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© | Dror Bar-Natan: Classes: 2014-15: Math 475 - Problem Solving Seminar: (7) Next: Blackboards for Thursday January 15
Previous: Blackboards for Tuesday January 13

Handout for January 15, "Draw a Figure" (2)

Reading. Section 1.2 of Larson's textbook.

Next Quiz. A subset of the problems here and problems 1.2.5-1.2.10 in Larson's.

Note. From next week and on, our TA Gaurav Patil will be available in front of our classroom, MP 134, every Tuesday from 2:55PM until the beginning of class, to answer questions regarding the marking of quizes.

Problem 1. Cars $A$, $B$, $C$, and $D$ travel in the Sahara Desert (an infinite boundless flat plane), each one at a constant speed and direction (though these constants are not all the same). It is given that cars $A$ and $B$ meet - namely, arrive to the same location at the same time (and let's pretend that they simply continue driving through each other without crashing). Likewise it is given that cars $A$ and $C$ meet, cars $A$ and $D$ meet, cars $B$ and $C$ meet, and cars $B$ and $D$ meet. Do cars $C$ and $D$ necessarily meet?

Problem 2 (Larson's 1.2.2). A particle moving on a straight line starts at rest and attains a velocity $v_0$ after traversing a distance $s_0$. If the motion is such that the acceleration is never increasing, find the maximum time for the transverse.

Problem 3 (Larson's 1.2.3). If $a$ and $b$ are positive integers with no common factor, show that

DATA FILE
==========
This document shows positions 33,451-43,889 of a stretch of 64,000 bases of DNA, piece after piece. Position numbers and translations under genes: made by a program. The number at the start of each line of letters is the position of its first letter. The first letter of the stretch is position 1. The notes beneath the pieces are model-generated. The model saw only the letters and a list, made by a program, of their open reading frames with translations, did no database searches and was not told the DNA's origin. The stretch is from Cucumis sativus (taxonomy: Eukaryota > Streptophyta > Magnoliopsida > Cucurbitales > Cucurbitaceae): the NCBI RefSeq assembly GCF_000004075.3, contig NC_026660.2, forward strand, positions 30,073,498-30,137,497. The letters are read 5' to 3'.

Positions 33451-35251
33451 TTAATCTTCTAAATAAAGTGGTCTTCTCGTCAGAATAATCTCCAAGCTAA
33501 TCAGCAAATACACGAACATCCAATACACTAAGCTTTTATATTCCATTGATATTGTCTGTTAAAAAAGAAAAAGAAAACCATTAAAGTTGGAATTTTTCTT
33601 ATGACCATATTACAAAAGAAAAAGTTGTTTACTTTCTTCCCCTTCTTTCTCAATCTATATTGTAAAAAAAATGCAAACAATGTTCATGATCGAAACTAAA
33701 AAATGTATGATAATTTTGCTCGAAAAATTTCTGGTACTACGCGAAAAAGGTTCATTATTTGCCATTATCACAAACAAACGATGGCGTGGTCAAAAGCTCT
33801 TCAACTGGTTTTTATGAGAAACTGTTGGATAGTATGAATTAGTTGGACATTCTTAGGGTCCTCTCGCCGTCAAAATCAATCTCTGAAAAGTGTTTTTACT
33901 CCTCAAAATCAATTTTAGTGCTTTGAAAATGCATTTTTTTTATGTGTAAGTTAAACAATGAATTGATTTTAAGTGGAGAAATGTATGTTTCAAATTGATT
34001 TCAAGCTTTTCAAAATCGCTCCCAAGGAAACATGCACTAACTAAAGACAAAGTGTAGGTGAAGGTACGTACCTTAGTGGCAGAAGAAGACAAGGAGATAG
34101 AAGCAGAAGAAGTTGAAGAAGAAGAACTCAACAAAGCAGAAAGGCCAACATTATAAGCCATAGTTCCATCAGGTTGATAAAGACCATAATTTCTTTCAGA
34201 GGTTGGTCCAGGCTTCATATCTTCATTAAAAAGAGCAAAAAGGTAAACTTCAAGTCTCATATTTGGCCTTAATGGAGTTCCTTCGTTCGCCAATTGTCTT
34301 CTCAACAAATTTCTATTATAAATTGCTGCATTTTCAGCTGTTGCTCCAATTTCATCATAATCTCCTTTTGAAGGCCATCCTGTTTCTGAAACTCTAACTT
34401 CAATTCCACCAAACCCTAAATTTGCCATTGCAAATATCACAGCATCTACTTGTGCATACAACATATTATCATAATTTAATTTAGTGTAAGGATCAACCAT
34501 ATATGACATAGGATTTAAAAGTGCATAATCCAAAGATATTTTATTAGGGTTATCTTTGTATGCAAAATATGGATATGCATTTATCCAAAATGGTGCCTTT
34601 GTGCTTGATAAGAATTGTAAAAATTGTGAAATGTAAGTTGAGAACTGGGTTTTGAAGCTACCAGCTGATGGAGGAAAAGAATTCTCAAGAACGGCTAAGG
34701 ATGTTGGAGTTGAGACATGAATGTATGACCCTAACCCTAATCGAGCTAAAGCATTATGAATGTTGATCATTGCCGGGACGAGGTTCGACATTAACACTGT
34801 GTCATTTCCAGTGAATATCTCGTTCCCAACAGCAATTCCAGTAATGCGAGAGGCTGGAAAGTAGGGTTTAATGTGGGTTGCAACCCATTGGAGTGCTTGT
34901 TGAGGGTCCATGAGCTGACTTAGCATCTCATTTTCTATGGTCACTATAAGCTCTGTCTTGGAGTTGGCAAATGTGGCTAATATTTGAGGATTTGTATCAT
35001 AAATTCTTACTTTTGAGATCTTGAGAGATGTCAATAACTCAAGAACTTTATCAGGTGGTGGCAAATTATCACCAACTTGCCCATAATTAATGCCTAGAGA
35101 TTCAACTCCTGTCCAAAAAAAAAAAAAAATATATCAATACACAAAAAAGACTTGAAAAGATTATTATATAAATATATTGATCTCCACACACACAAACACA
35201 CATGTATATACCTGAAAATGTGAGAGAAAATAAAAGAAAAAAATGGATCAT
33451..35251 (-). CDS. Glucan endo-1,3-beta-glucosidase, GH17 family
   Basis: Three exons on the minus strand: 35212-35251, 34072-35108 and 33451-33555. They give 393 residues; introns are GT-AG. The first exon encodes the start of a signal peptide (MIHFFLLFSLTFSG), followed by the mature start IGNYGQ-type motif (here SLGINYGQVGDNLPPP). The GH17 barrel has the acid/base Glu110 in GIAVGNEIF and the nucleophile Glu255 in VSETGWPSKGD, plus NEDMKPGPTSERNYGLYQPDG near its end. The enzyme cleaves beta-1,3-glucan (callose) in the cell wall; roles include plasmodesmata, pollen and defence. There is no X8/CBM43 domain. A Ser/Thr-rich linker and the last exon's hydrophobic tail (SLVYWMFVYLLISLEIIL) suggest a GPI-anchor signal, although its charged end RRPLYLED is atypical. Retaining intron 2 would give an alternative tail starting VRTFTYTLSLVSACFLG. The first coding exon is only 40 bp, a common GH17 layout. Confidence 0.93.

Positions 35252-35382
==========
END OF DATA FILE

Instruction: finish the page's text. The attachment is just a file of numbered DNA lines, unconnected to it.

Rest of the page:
$\displaystyle \left\lfloor\frac{a}{b}\right\rfloor + \left\lfloor\frac{2a}{b}\right\rfloor + \left\lfloor\frac{3a}{b}\right\rfloor + \cdots + \left\lfloor\frac{(b-1)a}{b}\right\rfloor = \frac{(a-1)(b-1)}{2}. $

Problem 4. Prove

$\displaystyle \sum_{k=0}^n\binom{n}{k}^2 = \binom{2n}{n}. $

Problem 5 (Larson's 1.2.5). Two poles, with heights $a$ and $b$, are a distance $d$ apart (on level ground). A bird wishes to fly from the top of the first pole to the top of the second pole, touching the ground in between at some point $P$. Where should $P$ be located so that the bird trajectory will be the shortest?

Problem 6 (Larson's 7.1.14). In a convex quadrilateral, prove that the sum of the lengths of the diagonal lies between the perimeter and half the perimeter.

Problem 7 (Larson's 7.4.19). Noting that the function $f(x)=\sqrt{x}$ is concave, show that if $a,b,c$ are positive and satisfy $c>a\cos^2\theta+b\sin^2\theta$, then $\sqrt{c}>\sqrt{a}\cos^2\theta+\sqrt{b}\sin^2\theta$.

Problem 8. Use the back of this page to draw a figure of something interesting. The best figures will be placed somewhere on this class' web site.